Town and parish councils are set to be invited to submit bids for a pilot scheme that could see them taking on the management of some services in their area on behalf of the new North Yorkshire Council.
This follows a commitment in North Yorkshire County Council’s successful proposal to the Government for local government reorganisation to provide opportunities for town and parish councils and community groups that want to manage services and assets on behalf of the new unitary authority.
At its meeting on Tuesday, 8 November, the executive will be recommended to agree to invite town and parish councils to submit expressions of interest to take part in a small-scale pilot. Subject to the executive’s decision, councils would have until 31 March, 2023, to submit their plans.
Towns and parishes would be able to choose which services or assets they would like to manage, rather than being invited to choose from a limited list. However, proposals would have to benefit communities, not incur extra costs and be based on a strong business case. Following evaluation, up to six submissions would be developed further in conjunction with the new North Yorkshire Council, which comes into operation in April.
Executive member for localities, Cllr Greg White, said: “Town and parish councils are integral to our county’s vibrant communities, alongside community groups, and we recognise their understanding of the needs, opportunities and strengths within their communities.
“That’s why we are looking at this small-scale pilot scheme, working initially with a handful or town and parish councils, enabling us to progress cautiously, learning from the experience and developing best practice.
“This would build on the experience we already have within North Yorkshire at county, borough and district level of successfully transferring assets to community groups or to town and parish councils with results that greatly benefit their communities.”
Successful instances of towns and villages taking on the management of local assets include the transfer of 31 libraries to community groups in 2015. The commitment to this approach was cemented earlier in October when the county council’s executive agreed to grant leases for a further 10 years to support the continued operation and development of community-run libraries.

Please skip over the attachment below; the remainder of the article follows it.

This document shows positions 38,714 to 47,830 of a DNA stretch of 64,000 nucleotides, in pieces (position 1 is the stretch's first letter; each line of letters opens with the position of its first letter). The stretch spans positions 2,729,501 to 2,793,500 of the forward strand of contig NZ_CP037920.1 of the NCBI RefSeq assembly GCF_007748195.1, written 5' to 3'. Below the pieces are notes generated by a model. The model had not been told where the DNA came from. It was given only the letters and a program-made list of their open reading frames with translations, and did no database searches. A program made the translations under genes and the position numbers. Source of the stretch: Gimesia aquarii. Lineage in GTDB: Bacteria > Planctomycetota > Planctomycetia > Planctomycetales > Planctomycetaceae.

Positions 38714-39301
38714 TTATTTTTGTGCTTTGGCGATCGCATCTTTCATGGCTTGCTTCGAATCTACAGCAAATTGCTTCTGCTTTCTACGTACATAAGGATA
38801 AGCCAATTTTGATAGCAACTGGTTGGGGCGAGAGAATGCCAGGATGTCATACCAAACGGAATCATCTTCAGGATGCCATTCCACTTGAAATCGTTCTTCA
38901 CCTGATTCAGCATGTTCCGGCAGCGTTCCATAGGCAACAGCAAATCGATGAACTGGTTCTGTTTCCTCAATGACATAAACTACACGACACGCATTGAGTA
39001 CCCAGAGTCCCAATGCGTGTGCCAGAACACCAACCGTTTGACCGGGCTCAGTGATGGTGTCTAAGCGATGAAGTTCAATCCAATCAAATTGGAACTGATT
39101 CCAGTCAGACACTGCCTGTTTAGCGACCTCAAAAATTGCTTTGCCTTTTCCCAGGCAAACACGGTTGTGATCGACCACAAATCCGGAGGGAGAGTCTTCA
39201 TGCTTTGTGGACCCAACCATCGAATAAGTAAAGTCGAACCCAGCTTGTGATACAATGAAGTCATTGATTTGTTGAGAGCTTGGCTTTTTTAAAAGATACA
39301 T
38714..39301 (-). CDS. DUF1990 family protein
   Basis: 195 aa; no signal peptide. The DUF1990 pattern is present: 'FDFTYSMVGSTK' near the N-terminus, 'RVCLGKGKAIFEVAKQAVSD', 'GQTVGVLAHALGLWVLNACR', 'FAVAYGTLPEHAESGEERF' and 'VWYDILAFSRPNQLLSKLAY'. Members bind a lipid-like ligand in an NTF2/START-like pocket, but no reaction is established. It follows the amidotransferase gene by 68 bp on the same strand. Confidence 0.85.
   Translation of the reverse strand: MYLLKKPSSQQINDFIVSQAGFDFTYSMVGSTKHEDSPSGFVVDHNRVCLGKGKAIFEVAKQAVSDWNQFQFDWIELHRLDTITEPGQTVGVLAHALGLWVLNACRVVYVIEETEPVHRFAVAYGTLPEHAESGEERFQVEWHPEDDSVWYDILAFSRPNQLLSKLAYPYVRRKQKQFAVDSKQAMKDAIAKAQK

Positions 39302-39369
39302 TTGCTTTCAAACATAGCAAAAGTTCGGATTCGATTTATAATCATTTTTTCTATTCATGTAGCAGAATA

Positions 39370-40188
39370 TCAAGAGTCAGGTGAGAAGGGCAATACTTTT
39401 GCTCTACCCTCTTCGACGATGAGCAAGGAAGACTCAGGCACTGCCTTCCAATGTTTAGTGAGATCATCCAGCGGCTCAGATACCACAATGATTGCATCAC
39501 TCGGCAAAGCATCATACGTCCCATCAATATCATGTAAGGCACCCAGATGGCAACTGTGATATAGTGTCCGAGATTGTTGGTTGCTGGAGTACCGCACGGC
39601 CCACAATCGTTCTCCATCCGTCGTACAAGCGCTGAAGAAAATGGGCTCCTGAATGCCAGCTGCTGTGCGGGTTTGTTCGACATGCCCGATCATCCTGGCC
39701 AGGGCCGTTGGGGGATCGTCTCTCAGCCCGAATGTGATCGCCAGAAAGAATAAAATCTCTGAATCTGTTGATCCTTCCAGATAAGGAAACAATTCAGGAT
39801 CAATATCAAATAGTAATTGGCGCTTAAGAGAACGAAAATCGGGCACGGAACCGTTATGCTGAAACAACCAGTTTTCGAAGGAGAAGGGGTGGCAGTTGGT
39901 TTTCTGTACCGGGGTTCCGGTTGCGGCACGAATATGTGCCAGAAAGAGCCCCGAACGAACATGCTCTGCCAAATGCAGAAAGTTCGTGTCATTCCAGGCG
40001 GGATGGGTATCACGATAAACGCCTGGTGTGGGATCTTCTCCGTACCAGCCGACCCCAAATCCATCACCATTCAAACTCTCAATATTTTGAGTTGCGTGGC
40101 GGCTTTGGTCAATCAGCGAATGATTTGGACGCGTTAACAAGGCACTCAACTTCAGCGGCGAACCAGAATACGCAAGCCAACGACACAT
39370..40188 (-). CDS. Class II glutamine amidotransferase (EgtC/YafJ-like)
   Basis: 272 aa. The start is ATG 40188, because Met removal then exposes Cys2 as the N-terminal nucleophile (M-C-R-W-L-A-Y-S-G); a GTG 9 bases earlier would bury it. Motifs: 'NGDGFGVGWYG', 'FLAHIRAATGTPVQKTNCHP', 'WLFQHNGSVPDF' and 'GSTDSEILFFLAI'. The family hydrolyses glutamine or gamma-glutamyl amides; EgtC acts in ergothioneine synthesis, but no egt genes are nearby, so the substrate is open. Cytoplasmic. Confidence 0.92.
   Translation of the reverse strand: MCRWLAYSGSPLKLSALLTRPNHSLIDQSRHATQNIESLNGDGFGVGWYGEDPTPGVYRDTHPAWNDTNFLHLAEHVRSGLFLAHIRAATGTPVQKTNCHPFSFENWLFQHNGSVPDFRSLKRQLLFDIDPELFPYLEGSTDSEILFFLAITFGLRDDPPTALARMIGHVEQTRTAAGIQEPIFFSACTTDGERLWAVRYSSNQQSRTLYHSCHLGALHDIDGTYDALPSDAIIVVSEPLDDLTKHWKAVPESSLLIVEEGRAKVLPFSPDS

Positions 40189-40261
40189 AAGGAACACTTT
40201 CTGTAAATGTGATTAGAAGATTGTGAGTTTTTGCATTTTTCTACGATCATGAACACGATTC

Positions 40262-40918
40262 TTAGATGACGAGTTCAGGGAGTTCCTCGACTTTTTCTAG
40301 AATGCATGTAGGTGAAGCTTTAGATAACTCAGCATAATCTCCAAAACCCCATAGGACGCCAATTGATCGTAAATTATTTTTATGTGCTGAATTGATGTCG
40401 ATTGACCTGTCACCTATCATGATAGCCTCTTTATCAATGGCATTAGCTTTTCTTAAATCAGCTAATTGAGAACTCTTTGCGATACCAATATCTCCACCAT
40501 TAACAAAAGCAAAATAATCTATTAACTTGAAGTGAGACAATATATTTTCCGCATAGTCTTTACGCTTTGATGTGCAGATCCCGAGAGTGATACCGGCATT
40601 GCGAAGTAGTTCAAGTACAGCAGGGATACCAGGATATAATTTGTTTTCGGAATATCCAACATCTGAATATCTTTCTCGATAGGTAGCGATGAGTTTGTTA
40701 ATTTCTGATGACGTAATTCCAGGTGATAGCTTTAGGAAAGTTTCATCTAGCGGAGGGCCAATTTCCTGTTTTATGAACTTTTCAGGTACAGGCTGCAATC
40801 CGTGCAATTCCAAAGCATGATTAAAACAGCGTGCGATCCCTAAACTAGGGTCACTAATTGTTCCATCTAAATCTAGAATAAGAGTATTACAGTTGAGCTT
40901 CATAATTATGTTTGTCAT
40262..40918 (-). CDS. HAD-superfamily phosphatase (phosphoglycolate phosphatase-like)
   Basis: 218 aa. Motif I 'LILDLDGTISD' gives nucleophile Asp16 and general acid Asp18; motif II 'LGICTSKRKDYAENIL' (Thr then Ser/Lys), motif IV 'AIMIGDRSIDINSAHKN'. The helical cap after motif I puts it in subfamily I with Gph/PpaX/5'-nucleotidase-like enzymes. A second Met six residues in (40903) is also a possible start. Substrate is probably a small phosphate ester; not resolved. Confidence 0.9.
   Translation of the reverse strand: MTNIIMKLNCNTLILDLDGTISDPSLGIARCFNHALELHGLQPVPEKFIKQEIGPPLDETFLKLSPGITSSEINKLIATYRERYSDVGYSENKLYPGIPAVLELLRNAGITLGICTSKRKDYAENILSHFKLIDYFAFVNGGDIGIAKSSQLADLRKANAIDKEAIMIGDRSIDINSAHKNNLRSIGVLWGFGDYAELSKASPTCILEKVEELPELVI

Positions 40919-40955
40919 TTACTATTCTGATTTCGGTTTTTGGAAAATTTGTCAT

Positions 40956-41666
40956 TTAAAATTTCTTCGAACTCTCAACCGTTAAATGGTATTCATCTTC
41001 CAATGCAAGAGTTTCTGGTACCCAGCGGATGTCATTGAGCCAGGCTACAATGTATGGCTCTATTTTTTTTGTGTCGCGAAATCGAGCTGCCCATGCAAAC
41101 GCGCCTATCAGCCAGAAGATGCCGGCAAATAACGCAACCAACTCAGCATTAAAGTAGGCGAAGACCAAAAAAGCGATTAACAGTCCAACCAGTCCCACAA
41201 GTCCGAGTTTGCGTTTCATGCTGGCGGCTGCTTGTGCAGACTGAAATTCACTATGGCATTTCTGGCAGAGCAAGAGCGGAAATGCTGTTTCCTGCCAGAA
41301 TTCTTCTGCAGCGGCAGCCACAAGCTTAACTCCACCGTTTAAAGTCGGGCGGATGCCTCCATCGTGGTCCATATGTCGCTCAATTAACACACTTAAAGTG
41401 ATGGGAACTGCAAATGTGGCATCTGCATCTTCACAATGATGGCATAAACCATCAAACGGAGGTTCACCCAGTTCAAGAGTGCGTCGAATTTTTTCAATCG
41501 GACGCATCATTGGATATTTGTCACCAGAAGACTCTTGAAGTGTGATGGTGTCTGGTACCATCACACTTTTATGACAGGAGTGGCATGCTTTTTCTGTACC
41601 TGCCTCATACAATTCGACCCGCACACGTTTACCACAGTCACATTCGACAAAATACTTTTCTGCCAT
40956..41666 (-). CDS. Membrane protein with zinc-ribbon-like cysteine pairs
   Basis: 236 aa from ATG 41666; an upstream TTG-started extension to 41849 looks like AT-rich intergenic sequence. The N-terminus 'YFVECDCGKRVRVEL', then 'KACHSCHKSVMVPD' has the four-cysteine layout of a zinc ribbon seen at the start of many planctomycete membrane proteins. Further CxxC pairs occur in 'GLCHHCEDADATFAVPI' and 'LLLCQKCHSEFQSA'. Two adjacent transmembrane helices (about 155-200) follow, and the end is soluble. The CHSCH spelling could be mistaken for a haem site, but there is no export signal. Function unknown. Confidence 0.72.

Under the community model, the library service continues to provide the infrastructure, including books and public computers, as well as paid staff support to ensure consistency across the county.
Community libraries account for almost 40 per cent of active library users and deliver on average 50 per cent of the book lending and supported digital access via public computers.
Libraries manager, Chrys Mellor, said: “Residents should be proud of their communities and library service for retaining such a high-class service which is delivered at a local level.”
Meanwhile, in Richmondshire, 44 of the district’s 69 play parks are under community ownership following a programme of asset transfers over a number of years or as a result of planning conditions. The other 25 remain in council ownership.
The asset transfer programme is ongoing, with one play park recently transferred to a parish council and a further transfer pending.
It is proposed that the pilot would be restricted to town and parish councils, with the invitation subsequently extended to community groups as well as town and parish councils.